Finally, the UN suggests a re-imagination of the current system of education by targeting at-risk needs groups, strengthening the practice of data-driven decision making, and creating entitlements to connectivity, among other suggestions. The United States should look for ways to address educational issues highlighted by the pandemic, including the long-standing barrier to technology and bandwidth that has forced many students to miss school or, worse, drop out. Along the same vein, the Department of Education should continue to encourage low tech or no tech options for learning even after the pandemic in order to reach households that may not have the connectivity required to continue with online or hybrid learning. The Department of Education should also provide updated guidelines that clearly identify the priorities of inclusive education for all children across remote, hybrid, and full in person learning. Overall, the United States should use this pandemic as a chance to overhaul the education system to adequately and equitable serve children across all levels of socioeconomic status and academic functioning.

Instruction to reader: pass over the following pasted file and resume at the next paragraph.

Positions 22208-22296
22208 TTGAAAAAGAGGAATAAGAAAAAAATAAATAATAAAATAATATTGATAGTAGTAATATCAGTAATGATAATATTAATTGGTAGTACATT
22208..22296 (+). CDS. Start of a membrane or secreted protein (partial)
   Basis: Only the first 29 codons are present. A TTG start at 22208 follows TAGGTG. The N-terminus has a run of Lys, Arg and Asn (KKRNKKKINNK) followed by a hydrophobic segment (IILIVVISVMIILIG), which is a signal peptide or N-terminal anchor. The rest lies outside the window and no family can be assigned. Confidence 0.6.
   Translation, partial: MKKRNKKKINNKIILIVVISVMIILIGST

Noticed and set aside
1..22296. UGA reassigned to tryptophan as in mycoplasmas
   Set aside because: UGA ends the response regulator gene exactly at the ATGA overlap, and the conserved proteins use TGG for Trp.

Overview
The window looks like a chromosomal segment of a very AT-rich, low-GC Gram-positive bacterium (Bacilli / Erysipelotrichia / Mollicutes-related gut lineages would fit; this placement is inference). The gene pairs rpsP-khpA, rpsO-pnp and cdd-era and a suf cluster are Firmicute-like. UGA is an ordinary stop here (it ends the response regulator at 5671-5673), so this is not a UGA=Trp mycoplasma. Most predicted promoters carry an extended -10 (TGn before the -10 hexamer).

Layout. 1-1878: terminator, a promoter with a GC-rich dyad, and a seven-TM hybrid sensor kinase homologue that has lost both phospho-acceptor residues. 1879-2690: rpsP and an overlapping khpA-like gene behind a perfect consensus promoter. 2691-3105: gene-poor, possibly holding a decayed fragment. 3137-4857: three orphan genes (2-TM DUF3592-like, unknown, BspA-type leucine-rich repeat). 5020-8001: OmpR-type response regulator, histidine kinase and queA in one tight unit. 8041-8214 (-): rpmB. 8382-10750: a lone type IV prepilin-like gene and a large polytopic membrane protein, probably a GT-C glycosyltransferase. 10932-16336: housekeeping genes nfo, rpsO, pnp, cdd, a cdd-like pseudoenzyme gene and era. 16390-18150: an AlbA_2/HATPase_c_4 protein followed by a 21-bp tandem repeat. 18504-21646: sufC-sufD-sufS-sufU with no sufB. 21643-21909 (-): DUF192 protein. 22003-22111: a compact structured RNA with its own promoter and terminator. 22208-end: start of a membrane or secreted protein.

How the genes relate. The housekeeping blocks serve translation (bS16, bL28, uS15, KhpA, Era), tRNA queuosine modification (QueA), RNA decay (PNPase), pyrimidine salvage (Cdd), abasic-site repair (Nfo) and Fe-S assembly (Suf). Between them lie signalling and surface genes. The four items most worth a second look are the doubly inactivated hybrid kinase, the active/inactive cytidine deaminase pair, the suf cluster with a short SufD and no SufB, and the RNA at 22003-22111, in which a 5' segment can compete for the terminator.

As mentioned previously, with the election of President Biden came a renewed push to return children to school as quickly as possible in the United States. In fact, recent figures indicate that around half of all children in the United States had returned to the classroom full time by the end of March 2021. At time of writing, Germany has also made changes to their education plan, shifting back to online schooling in response to the rapidly rising numbers of infections and new variants of the COVID-19 virus. This move seems to be based on data-driven decision making to determine what is likely to halt the spread of the virus. Because the German Federal Ministry of Education and Research is housed under one roof, it is perhaps of little surprise to see that analysis of scientific data is driving choices in education in Germany. The United States should consider a similar approach, and require the Department of Education to work in tandem with the various federal scientific research agencies. This type of relationship between departments may also encourage updated research on best practices for educating differently abled students, a change in line with the fourth point of the UN's release on global school re-entry.